(The following is a modified excerpt from my novel A Conspiracy of Wizards; see An epic mythology).
The Vaznallam faces wavered and vanished, like images in a pond dispelled by a pebble. Algonion found himself alone in the spherical chamber, surrounded by diffuse light and geometric symmetry; alone in a sanitized asylum devoid of warmth. He lay there on his back in the hard, cold curve of unmelting ice…, in what he thought may well be his tomb, still weak and starving, not knowing what his fate would be, supposing it would be death. But time dragged on, hours, days, weeks, he couldn’t tell, and instead of dying he grew stronger, until he gradually emerged from his morbid stupor. Still too weak to rise, he gradually realized that, miraculously, he was being nourished by the very air he breathed, as though it were the Earth’s own breath reviving him.
Whether the Vaznallam decided to make a pet of him, or a curiosity for study, or had in fact discarded him from their thoughts altogether, his small enclosure, perhaps merely resounding with residual vibrations, undertook his education. At first he mistook it for torture.
It began when his body was still weak. He noticed, through the throbbing in his head, that the triangular panels were no longer the translucent white of ice, but rather softly violet. Then, gradually, indigo. The headache grew worse. Then blue. Still worse. Then green. He turned away and closed his eyes, trying to understand the relationship between the shifting colors of the panels and his pain, and as he did so, his physical distress lessened. He looked again and saw yellow, and eased his anguish more by trying to guess the next color. Closing his eyes, he considered the sequence, and with a sense of discovery realized the answer was orange, replacing the now mild discomfort with a surge of euphoria. But when he looked, the panels were resolving into differentiated colors, an interspersion of red and violet, and the agony blossomed anew.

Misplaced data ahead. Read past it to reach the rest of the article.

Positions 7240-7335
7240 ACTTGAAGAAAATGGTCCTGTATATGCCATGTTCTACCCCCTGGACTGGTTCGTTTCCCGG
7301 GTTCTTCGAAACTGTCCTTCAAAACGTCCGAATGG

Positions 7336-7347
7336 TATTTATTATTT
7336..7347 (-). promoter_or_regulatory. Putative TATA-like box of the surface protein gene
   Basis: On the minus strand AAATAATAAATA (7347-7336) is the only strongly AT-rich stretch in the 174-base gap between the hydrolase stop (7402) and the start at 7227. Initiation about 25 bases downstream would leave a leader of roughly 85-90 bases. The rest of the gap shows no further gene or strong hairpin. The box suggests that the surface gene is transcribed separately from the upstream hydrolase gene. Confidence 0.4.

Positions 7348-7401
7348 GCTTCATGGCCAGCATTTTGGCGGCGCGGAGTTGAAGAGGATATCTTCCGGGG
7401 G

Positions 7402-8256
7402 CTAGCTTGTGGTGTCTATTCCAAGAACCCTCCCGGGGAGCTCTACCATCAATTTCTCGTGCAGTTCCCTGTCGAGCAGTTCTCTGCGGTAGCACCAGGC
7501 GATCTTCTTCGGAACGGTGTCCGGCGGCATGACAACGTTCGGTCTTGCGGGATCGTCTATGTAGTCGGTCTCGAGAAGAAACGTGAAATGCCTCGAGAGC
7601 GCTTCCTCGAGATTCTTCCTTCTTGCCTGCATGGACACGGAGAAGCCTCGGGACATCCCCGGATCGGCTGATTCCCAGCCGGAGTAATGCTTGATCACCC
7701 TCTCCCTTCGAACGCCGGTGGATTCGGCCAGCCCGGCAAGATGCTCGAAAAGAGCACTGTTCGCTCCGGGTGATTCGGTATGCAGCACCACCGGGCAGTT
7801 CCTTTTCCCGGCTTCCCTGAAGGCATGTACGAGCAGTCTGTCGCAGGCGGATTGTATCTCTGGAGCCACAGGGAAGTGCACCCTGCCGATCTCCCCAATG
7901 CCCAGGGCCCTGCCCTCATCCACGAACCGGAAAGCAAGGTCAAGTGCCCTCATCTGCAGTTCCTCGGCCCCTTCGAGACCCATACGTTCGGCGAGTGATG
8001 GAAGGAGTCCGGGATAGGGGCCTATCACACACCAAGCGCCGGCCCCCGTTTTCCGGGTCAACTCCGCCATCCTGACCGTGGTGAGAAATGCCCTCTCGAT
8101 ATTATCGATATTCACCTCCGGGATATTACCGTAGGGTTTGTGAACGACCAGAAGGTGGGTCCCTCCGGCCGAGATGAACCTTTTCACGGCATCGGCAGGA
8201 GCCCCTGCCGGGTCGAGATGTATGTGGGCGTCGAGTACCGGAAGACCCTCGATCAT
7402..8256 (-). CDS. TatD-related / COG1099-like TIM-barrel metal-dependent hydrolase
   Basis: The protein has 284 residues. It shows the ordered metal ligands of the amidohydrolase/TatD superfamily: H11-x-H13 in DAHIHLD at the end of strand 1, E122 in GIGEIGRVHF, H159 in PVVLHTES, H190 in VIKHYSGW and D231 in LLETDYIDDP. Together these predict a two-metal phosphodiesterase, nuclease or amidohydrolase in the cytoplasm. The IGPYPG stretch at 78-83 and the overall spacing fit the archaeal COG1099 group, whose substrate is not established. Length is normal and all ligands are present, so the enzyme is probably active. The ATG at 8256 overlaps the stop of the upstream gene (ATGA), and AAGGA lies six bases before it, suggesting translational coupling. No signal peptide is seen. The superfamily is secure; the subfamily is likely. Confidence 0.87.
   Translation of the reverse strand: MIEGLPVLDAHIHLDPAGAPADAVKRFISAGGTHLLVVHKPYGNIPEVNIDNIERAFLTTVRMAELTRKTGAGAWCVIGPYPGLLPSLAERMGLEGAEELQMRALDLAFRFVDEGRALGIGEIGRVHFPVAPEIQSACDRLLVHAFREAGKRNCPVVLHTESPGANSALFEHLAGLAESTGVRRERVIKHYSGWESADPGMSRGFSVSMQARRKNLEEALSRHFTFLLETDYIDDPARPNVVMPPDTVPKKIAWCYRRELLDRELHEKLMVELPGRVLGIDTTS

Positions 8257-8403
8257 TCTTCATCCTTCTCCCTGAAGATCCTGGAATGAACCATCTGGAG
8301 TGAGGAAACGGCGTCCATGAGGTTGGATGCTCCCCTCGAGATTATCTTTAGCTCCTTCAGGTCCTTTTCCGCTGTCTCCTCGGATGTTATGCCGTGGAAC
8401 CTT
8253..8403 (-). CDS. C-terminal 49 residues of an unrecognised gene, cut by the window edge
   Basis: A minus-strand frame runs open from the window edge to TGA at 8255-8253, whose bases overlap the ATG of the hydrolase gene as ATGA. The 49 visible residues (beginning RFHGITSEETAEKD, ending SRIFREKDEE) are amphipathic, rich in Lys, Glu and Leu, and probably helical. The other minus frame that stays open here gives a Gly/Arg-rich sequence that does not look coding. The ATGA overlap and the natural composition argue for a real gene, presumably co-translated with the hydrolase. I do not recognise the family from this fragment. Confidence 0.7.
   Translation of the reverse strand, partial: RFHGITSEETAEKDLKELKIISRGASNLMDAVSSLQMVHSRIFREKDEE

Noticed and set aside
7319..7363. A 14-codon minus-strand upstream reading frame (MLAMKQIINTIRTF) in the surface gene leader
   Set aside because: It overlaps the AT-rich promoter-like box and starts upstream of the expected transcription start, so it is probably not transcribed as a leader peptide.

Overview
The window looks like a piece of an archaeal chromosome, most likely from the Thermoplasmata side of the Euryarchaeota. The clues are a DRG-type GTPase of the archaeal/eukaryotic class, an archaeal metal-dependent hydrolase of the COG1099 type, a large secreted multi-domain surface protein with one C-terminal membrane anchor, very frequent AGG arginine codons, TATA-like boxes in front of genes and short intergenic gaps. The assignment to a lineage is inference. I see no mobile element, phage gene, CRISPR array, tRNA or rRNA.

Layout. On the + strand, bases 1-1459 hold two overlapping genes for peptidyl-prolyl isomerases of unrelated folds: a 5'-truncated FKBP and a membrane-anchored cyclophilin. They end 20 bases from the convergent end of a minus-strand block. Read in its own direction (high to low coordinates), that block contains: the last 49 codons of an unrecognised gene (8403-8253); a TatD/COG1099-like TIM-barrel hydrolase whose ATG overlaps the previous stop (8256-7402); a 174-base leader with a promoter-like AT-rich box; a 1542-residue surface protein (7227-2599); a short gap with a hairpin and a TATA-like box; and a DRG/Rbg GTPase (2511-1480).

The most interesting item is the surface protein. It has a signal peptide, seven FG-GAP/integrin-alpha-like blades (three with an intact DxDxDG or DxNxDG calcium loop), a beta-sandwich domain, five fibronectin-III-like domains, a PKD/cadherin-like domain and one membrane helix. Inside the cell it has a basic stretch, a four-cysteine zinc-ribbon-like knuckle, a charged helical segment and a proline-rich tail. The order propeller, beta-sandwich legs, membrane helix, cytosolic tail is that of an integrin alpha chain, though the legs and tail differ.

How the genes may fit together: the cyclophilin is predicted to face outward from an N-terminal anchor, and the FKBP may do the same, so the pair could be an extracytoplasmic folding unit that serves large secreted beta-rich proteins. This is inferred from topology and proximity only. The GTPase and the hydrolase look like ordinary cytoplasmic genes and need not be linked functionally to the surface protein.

Each time he resumed his effort to solve the puzzle of the pattern, the discomfort gradually eased, giving way to pleasure when he succeeded. But when he looked to confirm his success, a more complex pattern than expected appeared, along with the return of pain. And so again and again, always such that the solution logically followed from the entire sequence, from translucent white to the most recent arrangement. But each time, the pattern proved itself to be subtler than expected in the very moment of its resolution.
Meanwhile, sounds filled the air, or his mind, a scale at first, that, like the walls, demanded resolution. He hummed or chanted the solution, the next tones in the sequence, only to reveal that the progression was always more complex than the one he had discerned. This continued as he regained his strength, the only way to relieve the suffering being to solve the patterns, though no solution was sufficient. Thus motivated, he solved them ever more rapidly, heightening their complexity all the while, his mind anticipating the increasingly intricate patterns of light and sound, his body emitting the tones and timbres demanded of him.
These two challenges were all that occupied him. Until he was strong enough to move.
Without ever allowing himself to be distracted from the riddles of sound and sight, he noticed a stiffness gradually growing in his limbs. The cramp eased a little as he rose, balancing himself in the curve of the ball, and a little more as he stretched, but came back more forcefully when he sat, and even more so when he tried to recline. He rose again, and found that certain movements provided more relief than others, some approaching physical gratification. As with the patterns of color and tone, each solution, avoiding streams of pain and encountering those of pleasure, revealed a more complex puzzle, continually refining his movements.